The 10 cheapest new cars you can buy
Looking to replace your car but think you can't afford to buy new? Well, these models might make you think again – especially after you've factored in our Target Price discounts...
Buying a new car can be one of life's biggest investments, and these days a lot of models come with so much technology that the price can be eye-watering.
However, there is still a selection of models that offer no-nonsense thrills for a great price. So, here we list the 10 cheapest new cars, and show you how much you can save on each of them.
Thanks to our Target Price discounts, even some of the cheapest new cars on sale can be bought with a great discount.
If any of the cars on this list take your fancy, you can follow the review links to find out more about the car or click on the deals links to see more discounts with our free New Car Deals service.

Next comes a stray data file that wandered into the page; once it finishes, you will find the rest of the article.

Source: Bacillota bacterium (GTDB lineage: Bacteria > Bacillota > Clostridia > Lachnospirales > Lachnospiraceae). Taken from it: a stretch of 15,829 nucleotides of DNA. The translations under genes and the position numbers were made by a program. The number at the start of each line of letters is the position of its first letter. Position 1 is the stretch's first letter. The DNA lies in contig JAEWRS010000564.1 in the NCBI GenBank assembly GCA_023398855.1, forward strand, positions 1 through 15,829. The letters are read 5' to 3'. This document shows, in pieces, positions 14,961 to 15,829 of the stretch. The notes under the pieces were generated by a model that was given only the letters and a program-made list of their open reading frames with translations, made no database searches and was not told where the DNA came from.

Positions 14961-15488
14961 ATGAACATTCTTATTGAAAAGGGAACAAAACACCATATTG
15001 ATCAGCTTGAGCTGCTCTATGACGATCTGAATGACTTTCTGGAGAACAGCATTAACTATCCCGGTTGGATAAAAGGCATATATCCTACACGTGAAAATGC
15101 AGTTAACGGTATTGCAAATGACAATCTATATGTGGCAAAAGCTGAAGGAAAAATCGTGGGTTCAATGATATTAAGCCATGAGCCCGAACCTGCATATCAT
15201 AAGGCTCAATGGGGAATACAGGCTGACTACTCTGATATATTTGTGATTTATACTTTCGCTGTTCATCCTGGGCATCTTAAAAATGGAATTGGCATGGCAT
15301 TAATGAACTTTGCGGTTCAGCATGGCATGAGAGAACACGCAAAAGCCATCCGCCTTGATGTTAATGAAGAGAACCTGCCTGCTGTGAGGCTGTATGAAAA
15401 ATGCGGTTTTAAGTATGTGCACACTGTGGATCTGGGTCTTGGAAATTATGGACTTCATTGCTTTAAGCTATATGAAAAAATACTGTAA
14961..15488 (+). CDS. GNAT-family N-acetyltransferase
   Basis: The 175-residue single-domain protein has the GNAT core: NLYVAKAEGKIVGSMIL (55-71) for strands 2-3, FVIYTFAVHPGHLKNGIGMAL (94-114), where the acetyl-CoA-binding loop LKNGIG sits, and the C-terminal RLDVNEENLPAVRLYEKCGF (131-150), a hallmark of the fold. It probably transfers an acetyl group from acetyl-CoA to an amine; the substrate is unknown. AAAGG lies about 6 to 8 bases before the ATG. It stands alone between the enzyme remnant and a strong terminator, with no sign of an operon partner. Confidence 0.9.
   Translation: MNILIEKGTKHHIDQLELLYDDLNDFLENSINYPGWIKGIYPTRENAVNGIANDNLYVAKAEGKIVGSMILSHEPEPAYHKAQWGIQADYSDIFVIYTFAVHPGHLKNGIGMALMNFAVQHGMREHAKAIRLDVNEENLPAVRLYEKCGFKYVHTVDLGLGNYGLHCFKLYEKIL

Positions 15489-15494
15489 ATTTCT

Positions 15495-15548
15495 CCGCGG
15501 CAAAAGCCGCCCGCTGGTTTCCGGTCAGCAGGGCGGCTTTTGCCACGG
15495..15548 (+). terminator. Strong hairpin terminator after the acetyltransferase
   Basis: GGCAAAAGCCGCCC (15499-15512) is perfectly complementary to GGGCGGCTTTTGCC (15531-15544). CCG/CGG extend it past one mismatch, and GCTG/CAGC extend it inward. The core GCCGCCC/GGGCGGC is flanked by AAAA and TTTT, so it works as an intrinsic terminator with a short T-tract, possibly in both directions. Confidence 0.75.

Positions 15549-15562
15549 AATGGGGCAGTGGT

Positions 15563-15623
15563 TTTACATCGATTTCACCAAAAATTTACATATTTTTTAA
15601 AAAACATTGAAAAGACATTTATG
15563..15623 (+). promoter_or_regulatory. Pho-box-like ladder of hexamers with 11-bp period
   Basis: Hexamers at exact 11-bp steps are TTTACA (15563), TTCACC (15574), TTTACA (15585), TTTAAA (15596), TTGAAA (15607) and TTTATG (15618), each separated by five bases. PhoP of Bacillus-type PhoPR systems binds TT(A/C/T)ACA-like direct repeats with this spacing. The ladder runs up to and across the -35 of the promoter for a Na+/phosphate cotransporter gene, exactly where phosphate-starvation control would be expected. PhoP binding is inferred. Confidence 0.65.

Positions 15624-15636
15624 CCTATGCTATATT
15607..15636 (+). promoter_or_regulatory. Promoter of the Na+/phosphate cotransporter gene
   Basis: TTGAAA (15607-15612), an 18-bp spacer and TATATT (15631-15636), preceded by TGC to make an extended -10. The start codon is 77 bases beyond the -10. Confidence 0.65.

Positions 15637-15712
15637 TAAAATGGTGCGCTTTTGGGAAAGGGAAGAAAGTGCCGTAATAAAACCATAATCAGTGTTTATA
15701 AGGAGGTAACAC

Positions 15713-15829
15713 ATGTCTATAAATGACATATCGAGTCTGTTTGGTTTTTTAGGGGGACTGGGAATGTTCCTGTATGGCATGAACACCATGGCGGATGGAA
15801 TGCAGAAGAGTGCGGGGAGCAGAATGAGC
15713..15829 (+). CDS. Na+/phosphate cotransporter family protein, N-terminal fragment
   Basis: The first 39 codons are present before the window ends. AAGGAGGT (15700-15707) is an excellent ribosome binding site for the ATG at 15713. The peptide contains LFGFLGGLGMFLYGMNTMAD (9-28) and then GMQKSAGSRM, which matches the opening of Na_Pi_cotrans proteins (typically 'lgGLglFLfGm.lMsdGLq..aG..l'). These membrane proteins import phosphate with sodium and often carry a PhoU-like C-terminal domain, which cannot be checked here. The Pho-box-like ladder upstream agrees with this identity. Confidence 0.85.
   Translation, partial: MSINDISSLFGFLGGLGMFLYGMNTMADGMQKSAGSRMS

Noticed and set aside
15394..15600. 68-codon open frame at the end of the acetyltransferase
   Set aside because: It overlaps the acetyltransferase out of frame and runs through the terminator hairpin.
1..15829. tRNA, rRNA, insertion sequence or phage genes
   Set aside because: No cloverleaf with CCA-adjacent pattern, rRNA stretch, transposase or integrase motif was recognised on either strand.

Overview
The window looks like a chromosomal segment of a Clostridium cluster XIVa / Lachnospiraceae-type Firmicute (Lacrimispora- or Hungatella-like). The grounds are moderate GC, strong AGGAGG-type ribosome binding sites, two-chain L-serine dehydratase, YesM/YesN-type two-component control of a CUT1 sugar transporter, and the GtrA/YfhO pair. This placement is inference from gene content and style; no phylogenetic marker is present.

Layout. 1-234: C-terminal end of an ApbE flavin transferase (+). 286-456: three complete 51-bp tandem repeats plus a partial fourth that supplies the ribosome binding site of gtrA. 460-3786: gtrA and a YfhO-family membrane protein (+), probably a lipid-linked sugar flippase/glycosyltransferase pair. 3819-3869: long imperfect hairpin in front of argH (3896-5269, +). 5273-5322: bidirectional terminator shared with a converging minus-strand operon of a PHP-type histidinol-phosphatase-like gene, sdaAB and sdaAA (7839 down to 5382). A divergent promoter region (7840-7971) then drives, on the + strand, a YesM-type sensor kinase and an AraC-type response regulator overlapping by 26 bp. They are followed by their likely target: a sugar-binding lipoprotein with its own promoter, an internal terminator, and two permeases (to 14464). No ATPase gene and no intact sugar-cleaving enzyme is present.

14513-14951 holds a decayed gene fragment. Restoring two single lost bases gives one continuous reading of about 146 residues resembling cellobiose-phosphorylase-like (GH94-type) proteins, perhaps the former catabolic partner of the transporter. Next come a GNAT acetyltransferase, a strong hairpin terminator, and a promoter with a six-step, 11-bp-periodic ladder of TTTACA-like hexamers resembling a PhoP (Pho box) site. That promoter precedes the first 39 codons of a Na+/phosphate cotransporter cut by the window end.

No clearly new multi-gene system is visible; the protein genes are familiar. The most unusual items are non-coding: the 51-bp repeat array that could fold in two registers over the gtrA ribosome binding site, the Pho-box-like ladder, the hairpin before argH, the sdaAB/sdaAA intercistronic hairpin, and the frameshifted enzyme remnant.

About the author
George Hill is the staff writer at What Car? and joined the team in 2021. He writes and creates content of all forms, including news, features and reviews. In particular, George looks after the deals content at What Car?. This means that he keeps a close eye on the automotive industry and new car discounts across the UK, and uses What Car?'s Target Price data to create content for buyers who are looking for the best possible new car deals.
Version 1.0 1 | List price £13,665 | Target Price £13,410
The cheapest new car you can buy in the UK is the Kia Picanto, and it's a fine car for the money.
It's good to drive, with tidy handling and a comfortable driving position, while the interior is smart to look at. As you might expect, the equipment list is fairly sparse (the entry-level trim doesn't even come with air conditioning). You do, however, get automatic lights, remote central locking and electric front windows as standard.